How do the Biblical Covenants relate to Israel?

How do the Biblical Covenants relate to Israel?

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 “Israelites, to whom pertaineth…the covenants…and the promises” (Romans 9:4)

Introduction

Let us consider four of the great covenants with Israel: Abraham (Gen 15), Deuteronomic (Land) (Deut. 29, 30), Davidic (2 Sam7; 1 Chron 17) and the New (Jer 31; Ezek 20:37).

There are seven, arguably eight biblical covenants if the Edenic one is included. However this is written for the express purpose of how the covenants relate between God and the nation and people of Israel. ’A covenant is an unchangeable, divinely imposed legal agreement between God and man that stipulates the conditions of their relationship.’ (Gruden p515)

The covenants made with the Israelites refer to the physical descendants known as the seed of Abraham. ‘ And I will establish My covenant between me and thee and thy seed after thee in their generations for an everlasting covenant to be a God unto thee, and to thy seed after thee.’(Gen 17:7) These covenants should not be understood as pertaining to ‘the church’ or ‘spiritual Israel’ if this passage and a multitude of others are interpreted literally. If scripture is allegorised when there is nothing in the text indicating that it should be interpreted in that manner than there can be no objective system of interpreting scripture. Furthermore if words of the same definition and context are rendered differently then, biblical interpretation is nonsensical. However, if the covenants are comprehended in their literal sense then it is true to say that there are tremendous promises guaranteed to Israel purely because of God’s unchanging faithfulness to honour His word.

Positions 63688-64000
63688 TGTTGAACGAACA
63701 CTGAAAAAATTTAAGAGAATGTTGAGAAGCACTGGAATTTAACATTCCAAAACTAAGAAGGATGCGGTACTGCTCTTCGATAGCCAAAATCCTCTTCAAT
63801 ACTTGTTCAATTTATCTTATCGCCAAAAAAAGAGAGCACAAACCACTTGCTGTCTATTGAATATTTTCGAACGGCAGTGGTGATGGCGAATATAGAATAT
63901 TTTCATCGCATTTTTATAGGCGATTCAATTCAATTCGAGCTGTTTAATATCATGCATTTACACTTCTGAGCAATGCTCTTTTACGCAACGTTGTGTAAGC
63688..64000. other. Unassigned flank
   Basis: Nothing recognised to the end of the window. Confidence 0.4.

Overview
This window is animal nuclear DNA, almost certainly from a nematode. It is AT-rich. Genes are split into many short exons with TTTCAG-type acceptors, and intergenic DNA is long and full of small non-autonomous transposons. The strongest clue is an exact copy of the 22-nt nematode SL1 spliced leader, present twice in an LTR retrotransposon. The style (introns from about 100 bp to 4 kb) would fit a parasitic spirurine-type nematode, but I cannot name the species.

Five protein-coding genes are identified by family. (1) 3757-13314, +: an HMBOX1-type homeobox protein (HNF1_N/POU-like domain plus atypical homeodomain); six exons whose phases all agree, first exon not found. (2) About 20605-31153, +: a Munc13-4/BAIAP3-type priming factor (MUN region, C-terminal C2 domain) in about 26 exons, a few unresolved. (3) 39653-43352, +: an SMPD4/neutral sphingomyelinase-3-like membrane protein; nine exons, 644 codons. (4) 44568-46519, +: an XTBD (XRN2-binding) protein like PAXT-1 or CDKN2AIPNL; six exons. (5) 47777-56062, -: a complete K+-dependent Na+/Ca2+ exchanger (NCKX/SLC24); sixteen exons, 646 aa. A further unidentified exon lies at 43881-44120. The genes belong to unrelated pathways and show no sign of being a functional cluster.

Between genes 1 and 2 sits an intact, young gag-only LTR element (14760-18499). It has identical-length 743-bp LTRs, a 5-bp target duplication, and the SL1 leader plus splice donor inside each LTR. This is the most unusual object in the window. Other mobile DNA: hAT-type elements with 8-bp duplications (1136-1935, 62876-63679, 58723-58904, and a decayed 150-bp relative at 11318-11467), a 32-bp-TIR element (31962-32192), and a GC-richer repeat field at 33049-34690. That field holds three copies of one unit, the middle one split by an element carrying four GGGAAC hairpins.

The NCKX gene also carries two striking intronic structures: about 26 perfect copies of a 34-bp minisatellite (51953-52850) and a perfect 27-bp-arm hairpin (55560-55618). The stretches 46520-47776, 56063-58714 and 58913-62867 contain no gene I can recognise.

In the Tanakh (Old Testament), there is a single word used for covenant, ‘berit’ (Strongs 1285). The underlying sense of ‘berit’ is that of a “binding agreement” or “relationship” usually drawn up with a solemn vow. This is particularly the case when the divine covenant between God and his people are in view; and most of the occurrences of ‘berit’ refer to this covenant (Exp Dict p217) Also in the Greek ‘diatheke’ is used meaning a contract (espec. A devisory will)._covenant, testament’ (Strongs)

Generally speaking, covenants provide a binding sense of commitment between two parties. More importantly though ‘The specific purpose of the divine covenants is for them to be the vehicles of the expression of God’s will and purpose for man. They are also to be the effective means by which His will and purpose is fulfilled.’ (Conner & Malmin p3)

As ‘it is impossible for God to lie’ (Heb. 6:18) and as He is all powerful ’for the Lord God omnipotent reigneth’ (Re.v 19:6) and He is unchanging ‘ For I am the Lord, I change not;’ (Mal. 3:6) the recipient has total assurance that God will honour his promises.

The principle use of the word ‘promise’ in Hebrew is ‘dabar’ which according to strongs includes ‘ command, commune, pronounce, name’ and in the Greek ‘eppaglia’ meaning “an announcement, assent or pledge: espec (a divine assurance of good), message or promise.’Please note this is a series of essays and the full references/end notes are given in the last essay ‘Conclusion-How do the Biblical Covenants Relate to Israel?’